Can the Government Buy My Property?
Yes, and here’s what to know about eminent domain in ArizonaBy Benjy Schirm, J.D. | Last updated on February 8, 2021
If you’ve received a piece of certified mail stating in no uncertain terms that the city intends to purchase your land and home for the good of the public, it might not be a scam. Under the Arizona Constitution, the government is authorized to exercise eminent domain authority, “if the taking is for a public use and the property owner is paid just compensation.”
Yes, you read that right: The government can take your home and property if they have a legitimate public use for doing so.
Generally, this is utilized to build or widen roads or to secure water distribution sites, or other purposes that are deemed to be for the good of the public. The property owner must be paid just compensation for their property, but that is often where disputes occur.
“Typically, these cases are about addressing the amount of compensation that has been offered by the condemning authority,” says James T. Braselton, an attorney in Phoenix who often represents commercial landowners in eminent domain cases.
“When the state department of transportation or other authority condemns land, they are almost always doing so in connection with a major road construction project and these are well recognized as public uses and are deemed necessary for the public use, so the right to condemn is almost never challenged,” he adds.
In Arizona, the government cannot exercise a condemnation action until they have acquired an appraisal and tendered an offer to the property owner(s) consistent with that appraisal. “Appraisals are a combination of empirical data and analysis along with opinion,” Braselton says. “So, there is always a degree of subjective opinion. When the property owner disagrees with that opinion and believes that the property is worth more than the tendered offer, that’s when I get involved. People are entitled to just compensation under the constitution. What is just and fair is what is litigated.”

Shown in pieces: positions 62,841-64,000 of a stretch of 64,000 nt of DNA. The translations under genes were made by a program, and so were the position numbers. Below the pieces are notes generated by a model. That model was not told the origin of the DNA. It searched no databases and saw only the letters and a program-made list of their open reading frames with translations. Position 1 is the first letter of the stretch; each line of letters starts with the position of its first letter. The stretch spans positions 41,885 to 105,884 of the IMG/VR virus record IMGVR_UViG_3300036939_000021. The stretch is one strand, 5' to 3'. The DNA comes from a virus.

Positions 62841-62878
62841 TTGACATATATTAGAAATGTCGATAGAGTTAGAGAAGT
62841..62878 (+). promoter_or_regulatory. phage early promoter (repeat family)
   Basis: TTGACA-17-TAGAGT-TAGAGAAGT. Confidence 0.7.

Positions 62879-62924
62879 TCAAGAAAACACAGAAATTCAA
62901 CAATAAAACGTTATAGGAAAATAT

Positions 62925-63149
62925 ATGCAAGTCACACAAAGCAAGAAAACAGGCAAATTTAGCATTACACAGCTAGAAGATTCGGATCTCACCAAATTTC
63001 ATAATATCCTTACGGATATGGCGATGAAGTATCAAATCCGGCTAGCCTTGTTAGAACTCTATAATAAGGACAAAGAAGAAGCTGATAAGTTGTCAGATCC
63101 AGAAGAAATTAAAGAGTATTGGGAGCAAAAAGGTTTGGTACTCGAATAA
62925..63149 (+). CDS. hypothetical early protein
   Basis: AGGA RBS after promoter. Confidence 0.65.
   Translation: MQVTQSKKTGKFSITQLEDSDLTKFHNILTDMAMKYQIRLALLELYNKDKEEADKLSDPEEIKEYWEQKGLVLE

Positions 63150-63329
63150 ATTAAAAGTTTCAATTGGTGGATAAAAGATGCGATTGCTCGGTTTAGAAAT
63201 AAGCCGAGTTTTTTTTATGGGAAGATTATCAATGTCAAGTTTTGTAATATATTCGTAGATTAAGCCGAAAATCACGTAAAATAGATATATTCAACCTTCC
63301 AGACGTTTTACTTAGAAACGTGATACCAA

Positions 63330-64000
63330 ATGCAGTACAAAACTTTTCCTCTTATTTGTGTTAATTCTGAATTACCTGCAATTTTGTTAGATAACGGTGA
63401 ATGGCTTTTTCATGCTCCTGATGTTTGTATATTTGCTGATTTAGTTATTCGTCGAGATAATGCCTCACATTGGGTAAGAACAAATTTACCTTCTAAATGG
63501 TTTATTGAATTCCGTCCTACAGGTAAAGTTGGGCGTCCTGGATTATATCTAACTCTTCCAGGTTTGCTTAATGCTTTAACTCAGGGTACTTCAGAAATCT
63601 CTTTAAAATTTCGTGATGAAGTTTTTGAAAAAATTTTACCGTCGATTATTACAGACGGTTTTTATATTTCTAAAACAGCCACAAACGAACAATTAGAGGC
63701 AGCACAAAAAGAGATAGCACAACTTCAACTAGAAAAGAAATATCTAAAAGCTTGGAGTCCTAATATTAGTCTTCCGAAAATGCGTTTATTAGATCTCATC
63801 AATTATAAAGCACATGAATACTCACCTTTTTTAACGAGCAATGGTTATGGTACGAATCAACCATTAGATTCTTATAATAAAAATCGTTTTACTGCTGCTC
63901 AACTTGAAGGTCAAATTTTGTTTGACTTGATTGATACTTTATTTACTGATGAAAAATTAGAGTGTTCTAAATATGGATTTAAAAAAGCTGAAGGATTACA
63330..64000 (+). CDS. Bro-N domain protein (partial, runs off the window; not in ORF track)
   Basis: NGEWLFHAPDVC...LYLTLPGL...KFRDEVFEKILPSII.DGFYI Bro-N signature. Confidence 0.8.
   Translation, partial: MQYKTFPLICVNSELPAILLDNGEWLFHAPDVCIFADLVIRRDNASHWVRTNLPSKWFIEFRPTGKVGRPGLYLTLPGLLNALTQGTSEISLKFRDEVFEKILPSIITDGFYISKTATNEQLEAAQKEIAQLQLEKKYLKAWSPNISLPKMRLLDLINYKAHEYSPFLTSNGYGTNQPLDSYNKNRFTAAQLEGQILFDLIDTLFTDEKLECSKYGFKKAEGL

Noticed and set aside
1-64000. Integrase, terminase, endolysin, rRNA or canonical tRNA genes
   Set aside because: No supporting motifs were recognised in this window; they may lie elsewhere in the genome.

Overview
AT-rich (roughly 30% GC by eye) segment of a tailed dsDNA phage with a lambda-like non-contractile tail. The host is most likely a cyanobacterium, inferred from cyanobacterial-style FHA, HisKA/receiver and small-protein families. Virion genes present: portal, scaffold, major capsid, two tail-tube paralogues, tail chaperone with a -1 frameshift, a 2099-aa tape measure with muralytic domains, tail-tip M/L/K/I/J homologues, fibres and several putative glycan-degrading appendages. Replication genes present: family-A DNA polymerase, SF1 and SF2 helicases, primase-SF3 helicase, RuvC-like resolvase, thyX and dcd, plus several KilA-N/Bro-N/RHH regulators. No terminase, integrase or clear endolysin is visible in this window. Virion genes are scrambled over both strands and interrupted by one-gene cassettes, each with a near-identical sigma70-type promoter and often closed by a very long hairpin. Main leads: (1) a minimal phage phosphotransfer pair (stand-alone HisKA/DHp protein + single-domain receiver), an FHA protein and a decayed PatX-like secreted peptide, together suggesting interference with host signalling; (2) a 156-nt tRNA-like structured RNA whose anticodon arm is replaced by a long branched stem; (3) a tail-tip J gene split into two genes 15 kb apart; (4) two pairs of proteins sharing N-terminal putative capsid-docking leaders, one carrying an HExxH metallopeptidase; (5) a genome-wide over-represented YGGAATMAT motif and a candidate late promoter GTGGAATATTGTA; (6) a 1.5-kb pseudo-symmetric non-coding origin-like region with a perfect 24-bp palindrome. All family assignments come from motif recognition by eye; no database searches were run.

To determine what is a just and fair, a landowner must prove what they believe the property is worth. Most often this is done through one independent appraiser and one private appraiser. These reports are the primary evidence for moving the case forward.
Around 90 percent of these cases settle out of court, Braselton says. “It’s so expensive to try a lawsuit all the way through the jury trial.” These cases typically will take between 18 and 30 months, but less complex cases can be resolved very quickly, in six months or less, he adds. A rare few of his cases have been drawn out several years.
To widen or construct a road, Arizona Department of Transportation doesn’t often take just a foot of property, but often an entire parcel, Braselton says. He once represented a church in a condemnation action where ADOT took the entire 10-acre parcel and church to build the 202 Santan Freeway. “To build a freeway, you need thousands of acres of land. This often isn’t residential parcels, but commercial parcels that are condemned by cities,” he adds.
Sometimes there are one or two developed residential neighborhoods that need to be condemned in order for a project to proceed. While your property may not have the equity required to fight city hall all the way to trial, you may seek out the counsel of a reputable and experienced attorney to explain the steps and the process to you. This will allow you to make informed decisions in seeking what you believe you deserve for your property. The same can be said for owners of commercial properties.
“Our representation in one case was responsible for a starting offer from ADOT of around $10 million, which, when all was said and done, a jury awarded our clients just over $19 million,” Braselton says.
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